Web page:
Essentially, the Fed has been pushing stock and bond prices up to "bubblish" levels, in the expectation that they will inspire the kind of consumer spending, physical investments and hiring required to subsequently justify them. The hope is that the convergence will occur in the context of full employment.
While chatter is starting to heat up that equities are in a bubble, the real bubble seems to be ignored for the most part. The larger, more concerning bubble is in the Treasury marketplace where the Federal Reserve continues to print money.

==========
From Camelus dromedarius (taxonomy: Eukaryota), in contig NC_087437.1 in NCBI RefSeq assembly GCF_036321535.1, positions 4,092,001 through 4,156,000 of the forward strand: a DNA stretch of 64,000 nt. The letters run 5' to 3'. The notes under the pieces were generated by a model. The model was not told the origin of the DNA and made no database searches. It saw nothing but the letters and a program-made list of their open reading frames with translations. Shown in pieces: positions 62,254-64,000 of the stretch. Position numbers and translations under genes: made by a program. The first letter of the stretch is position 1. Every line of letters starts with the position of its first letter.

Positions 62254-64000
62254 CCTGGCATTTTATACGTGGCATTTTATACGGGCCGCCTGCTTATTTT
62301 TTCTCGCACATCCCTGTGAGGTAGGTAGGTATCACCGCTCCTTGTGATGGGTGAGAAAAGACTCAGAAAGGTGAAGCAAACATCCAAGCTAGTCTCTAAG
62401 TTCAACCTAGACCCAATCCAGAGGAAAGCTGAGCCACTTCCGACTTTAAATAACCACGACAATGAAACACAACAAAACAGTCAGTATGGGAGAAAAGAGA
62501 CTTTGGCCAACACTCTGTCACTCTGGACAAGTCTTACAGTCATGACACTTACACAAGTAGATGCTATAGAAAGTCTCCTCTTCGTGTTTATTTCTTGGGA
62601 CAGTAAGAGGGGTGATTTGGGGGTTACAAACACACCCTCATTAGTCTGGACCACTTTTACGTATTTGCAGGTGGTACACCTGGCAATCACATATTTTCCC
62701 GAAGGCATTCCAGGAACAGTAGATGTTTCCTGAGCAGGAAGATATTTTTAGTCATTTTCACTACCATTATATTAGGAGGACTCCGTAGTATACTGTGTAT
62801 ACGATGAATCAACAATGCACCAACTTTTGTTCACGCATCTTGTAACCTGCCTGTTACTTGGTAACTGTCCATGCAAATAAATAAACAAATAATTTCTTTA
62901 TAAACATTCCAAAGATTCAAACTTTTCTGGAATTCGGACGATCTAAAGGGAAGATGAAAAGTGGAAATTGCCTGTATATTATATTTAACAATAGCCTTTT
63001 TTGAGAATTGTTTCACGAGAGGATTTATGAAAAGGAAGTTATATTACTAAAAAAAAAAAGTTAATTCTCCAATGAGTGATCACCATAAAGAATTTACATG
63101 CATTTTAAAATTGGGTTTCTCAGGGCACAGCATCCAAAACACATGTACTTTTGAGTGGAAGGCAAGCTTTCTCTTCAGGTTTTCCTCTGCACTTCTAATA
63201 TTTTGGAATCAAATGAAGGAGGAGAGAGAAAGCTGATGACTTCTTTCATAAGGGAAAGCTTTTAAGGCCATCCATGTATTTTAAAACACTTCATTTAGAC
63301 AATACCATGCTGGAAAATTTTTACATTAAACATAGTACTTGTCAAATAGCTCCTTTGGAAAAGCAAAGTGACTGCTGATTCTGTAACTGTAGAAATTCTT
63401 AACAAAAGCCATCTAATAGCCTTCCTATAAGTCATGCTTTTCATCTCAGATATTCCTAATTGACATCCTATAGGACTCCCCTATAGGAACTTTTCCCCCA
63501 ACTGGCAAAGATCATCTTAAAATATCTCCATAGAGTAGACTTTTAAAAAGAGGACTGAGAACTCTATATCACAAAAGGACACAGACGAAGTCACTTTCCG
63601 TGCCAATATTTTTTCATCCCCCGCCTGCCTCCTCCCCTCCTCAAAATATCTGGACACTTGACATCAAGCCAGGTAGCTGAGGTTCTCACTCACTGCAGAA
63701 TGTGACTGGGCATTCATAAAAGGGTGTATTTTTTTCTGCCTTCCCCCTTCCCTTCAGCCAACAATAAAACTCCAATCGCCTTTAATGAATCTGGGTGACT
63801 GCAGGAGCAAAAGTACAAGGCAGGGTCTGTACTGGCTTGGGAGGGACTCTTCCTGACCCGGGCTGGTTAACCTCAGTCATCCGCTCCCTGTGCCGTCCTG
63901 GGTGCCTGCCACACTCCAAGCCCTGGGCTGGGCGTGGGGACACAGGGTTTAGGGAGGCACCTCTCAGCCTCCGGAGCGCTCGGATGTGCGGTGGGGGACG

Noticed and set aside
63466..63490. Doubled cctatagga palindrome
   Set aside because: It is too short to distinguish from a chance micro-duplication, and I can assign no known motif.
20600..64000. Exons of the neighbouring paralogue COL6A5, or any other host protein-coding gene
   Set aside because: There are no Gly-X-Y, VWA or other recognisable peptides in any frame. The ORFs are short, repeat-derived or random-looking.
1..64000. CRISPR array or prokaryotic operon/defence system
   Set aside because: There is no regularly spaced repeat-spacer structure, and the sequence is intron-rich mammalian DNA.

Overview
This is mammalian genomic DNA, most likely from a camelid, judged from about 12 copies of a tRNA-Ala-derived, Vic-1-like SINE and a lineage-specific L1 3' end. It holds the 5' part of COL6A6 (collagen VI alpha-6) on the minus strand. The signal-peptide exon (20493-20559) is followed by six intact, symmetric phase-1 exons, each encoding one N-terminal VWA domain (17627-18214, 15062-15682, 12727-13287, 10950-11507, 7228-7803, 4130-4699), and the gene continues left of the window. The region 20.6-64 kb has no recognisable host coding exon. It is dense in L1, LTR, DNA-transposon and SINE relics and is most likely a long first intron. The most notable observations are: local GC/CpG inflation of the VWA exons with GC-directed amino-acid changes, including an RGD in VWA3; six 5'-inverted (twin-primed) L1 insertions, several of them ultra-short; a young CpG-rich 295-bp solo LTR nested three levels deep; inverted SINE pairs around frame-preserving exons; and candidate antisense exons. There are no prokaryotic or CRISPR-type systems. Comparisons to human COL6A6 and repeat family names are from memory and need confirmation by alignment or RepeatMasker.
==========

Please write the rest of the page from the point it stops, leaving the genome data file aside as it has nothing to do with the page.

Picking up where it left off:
Gold prices closed at their lowest level of 2012 after having probed even lower (around $1,540) during the trading day on Tuesday. The dollar’s 13-day advance is the longest winning one since the trade-weighted index was created.
Barclays Capital analysts find that the slow but steady leakage of metals tonnage from various ETFs is underscoring the ebbing interest in precious metals at the present time. Gold balances in such vehicles have declined by six tonnes this month.